mr. Hawkin's Reply
Item 10: Replies To Opening Address

Page 520

Robert Hawkins Yellowknife Centre

Thank you, Mr. Speaker. Mr. Speaker, four years have passed and I'm very proud of all of our time here. There have been certainly some good days and certainly some bad days, as we all know, but I've gained a lot of experience from every one of those challenges that have been put before us and I'd say it's been an incredible time, an incredible ride, Mr. Speaker.

This exciting time could not have been done without the marriage of this new family we've created when we walked through the doors, all 19 Members of us. Some knew each other, some didn't, but we found a way to make it work. Just like all the families out there, they have good days and they have bad days and, you know, we can't pick your family as the constituency picked us, but we found a way to make it work most of the time.

Mr. Speaker, I am proud to be here as a politician. My interest in politics has gone back a little more than 25 years. The reason I say that is many of you know, or don't know, I am only 36, but I remember tin can TV in Fort Simpson. I certainly remember when we used to have the one channel. I used to watch Parliament on TV. I remember Trudeau, Clark and Broadbent. I used to be great fans of them and so excited to see what they were doing with issues they were discussing.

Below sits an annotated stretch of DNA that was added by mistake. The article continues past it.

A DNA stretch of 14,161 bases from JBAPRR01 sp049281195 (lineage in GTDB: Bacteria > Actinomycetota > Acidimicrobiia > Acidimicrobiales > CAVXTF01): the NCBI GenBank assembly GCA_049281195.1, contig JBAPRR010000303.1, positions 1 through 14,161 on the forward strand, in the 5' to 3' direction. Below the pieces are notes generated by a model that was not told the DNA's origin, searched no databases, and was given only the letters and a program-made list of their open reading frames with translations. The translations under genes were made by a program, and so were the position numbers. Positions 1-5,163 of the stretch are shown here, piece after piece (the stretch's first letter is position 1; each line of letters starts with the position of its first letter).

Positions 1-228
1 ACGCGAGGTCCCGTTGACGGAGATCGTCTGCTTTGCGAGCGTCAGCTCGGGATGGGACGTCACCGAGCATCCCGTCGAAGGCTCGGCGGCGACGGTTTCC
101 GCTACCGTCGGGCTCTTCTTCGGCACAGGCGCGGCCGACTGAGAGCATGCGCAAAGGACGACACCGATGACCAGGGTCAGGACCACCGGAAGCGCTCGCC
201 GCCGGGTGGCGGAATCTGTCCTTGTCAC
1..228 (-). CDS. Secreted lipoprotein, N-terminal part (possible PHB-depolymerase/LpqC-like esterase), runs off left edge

Mr. Speaker, my interest in territorial politics really came from growing up in and around the Sibbeston house. I still consider myself a great friend of Nick and Karen Sibbeston. I spent many years...I am the same age as...Actually I am in the middle years of two of their children. I spent a lot of time there. I know the family well. We had a lot of good years and certainly the inspiration and the stories I used to hear from Nick growing up certainly inspired me.

Mr. Speaker, my path to politics started seven years ago when I was elected to city council. But just before it began, my wife and I eloped and went to Las Vegas. We got married by Elvis and it was a really exciting time. She had a few more holidays left than me, so I left her in Calgary to finish her holidays and I only had a week holidays. So I had to get right back to Yellowknife. I phoned her. I said, I am going to run for city council. When she was done laughing on the phone, she said, are you really serious? I said, yes. So then she said she would do what she needed to do. So she has been a very supportive wife. I will come back to that in a minute.